The new book by 2015 Man Booker Prize winner Marlon James has been listed by the BBC in the United Kingdom as one of the must-read books for 2019. Due for release in February, James’s “Black Leopard, Red Wolf” from publisher Hamish Hamilton was called “an astonishing novel” by BBC reviewers, who already tipped it as a prize-winner for the year. Characterized as “an African ‘Game of Throne,’” there is speculation that television executives are preparing for its TV adaptation. The book comprises a fantasy trilogy that was described as “phantasmagorical” and features a mercenary called Tracker, who has a highly developed sense of smell and “a lot to learn.” Tracker’s mission is to find a missing boy, and over a period of nine years, his experiences link him with the Leopard, a shape-shifting hunter named Nyka, a skin-shedding mercenary. He also meets the Samgoma, a visionary healer, the Moon Witch who is centuries old, griots, and many more fascinating characters. Tracker faces threats from insane kings, knights, and necromancers, roof walkers called Omoluzu, shape-shifting hyena avengers, and the blood-drinking Ipundulu. The Ipundulu may have been the kidnappers of the boy Tracker is looking for. Early in the story, James presents a clue to its underlying theme: “Truth changes shape just as the crocodile eats away the moon.”
Marlon James was born in Kingston, Jamaica, on November 24, 1970. He graduated from the University of the West Indies in 1991 where he studied Language and Literature. Both of his parents were members of the Jamaican police: his mother became a detective and his father a lawyer. His mother encouraged his love of literature by giving him his first prose book, a collection of O. Henry’s short stories, and his father’s love of Shakespeare and Coleridge was a major influence on the future writer. James left Jamaica to escape poor economic conditions and an atmosphere of homophobic violence, saying “Whether it was in a plane or a coffin, I knew I had to get out of Jamaica”. He attained a master’s degree in creative writing from Wilkes University in 2006.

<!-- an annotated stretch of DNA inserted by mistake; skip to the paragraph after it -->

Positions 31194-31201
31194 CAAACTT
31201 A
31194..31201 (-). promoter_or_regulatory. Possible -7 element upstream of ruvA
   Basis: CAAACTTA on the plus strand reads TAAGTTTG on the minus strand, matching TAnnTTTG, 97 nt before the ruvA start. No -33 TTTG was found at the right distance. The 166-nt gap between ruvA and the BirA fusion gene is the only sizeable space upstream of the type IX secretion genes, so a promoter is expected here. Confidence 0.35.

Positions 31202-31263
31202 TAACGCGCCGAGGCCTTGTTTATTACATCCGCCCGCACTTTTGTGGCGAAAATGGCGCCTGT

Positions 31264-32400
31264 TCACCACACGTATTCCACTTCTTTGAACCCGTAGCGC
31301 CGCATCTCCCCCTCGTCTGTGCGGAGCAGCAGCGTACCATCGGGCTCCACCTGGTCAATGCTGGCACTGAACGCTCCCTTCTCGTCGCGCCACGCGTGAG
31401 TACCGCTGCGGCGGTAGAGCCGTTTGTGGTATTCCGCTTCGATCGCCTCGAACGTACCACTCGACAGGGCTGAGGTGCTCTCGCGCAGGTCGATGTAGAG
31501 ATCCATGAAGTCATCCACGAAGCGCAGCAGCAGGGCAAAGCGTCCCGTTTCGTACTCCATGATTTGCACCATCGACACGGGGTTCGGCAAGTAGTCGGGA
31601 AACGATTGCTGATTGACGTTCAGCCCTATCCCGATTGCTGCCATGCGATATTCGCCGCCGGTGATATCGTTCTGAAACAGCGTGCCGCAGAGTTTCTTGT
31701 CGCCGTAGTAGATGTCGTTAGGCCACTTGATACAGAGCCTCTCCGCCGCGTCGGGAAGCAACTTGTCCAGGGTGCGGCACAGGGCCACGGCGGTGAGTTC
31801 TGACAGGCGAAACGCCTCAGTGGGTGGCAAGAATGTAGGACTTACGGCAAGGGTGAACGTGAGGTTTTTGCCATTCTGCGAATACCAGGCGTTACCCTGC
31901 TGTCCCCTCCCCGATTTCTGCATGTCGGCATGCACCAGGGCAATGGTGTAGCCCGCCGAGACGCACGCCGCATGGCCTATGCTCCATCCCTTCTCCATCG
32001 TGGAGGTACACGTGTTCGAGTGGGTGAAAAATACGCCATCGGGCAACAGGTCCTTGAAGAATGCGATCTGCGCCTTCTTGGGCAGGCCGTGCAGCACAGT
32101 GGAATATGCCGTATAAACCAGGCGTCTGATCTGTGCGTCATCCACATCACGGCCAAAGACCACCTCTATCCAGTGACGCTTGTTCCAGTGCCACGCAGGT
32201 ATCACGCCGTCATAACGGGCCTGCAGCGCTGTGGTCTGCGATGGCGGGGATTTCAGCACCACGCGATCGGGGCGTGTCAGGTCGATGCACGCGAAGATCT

During his career, James has taught English and creative writing at Minnesota’s Macalester College. “John Crow’s Devil,” his first novel, was rejected 70 times before being published. It tells the story of a spiritual struggle in a remote Jamaican village. His second book, “The Book of Night Women,” is about the revolt of a slave woman on an early 19th-century Jamaican plantation. His “A Brief History of Seven Killings” explores decades of Jamaica’s history and political strife and won the UK’s Man Booker Prize for Fiction in 2015.